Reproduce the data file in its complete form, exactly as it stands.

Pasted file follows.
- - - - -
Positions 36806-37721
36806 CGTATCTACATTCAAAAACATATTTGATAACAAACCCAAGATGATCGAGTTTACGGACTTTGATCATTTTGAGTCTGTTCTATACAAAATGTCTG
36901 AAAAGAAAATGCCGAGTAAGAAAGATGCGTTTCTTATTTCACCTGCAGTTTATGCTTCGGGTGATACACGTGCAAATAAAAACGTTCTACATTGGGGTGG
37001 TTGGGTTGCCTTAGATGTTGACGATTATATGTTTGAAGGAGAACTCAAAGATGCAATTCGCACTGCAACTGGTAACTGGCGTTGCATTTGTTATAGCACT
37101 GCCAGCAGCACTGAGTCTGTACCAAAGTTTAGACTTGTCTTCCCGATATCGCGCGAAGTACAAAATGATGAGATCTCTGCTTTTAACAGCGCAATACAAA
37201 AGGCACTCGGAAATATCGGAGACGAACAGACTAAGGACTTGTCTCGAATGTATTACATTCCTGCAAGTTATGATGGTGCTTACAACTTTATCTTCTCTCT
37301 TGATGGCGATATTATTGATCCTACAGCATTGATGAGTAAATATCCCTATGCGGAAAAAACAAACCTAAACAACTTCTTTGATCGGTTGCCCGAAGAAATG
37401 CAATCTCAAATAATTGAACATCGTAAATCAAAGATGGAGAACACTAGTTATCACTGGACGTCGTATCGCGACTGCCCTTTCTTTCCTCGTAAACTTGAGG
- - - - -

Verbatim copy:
Positions 36806-37721
36806 CGTATCTACATTCAAAAACATATTTGATAACAAACCCAAGATGATCGAGTTTACGGACTTTGATCATTTTGAGTCTGTTCTATACAAAATGTCTG
36901 AAAAGAAAATGCCGAGTAAGAAAGATGCGTTTCTTATTTCACCTGCAGTTTATGCTTCGGGTGATACACGTGCAAATAAAAACGTTCTACATTGGGGTGG
37001 TTGGGTTGCCTTAGATGTTGACGATTATATGTTTGAAGGAGAACTCAAAGATGCAATTCGCACTGCAACTGGTAACTGGCGTTGCATTTGTTATAGCACT
37101 GCCAGCAGCACTGAGTCTGTACCAAAGTTTAGACTTGTCTTCCCGATATCGCGCGAAGTACAAAATGATGAGATCTCTGCTTTTAACAGCGCAATACAAA
37201 AGGCACTCGGAAATATCGGAGACGAACAGACTAAGGACTTGTCTCGAATGTATTACATTCCTGCAAGTTATGATGGTGCTTACAACTTTATCTTCTCTCT
37301 TGATGGCGATATTATTGATCCTACAGCATTGATGAGTAAATATCCCTATGCGGAAAAAACAAACCTAAACAACTTCTTTGATCGGTTGCCCGAAGAAATG
37401 CAATCTCAAATAATTGAACATCGTAAATCAAAGATGGAGAACACTAGTTATCACTGGACGTCGTATCGCGACTGCCCTTTCTTTCCTCGTAAACTTGAGG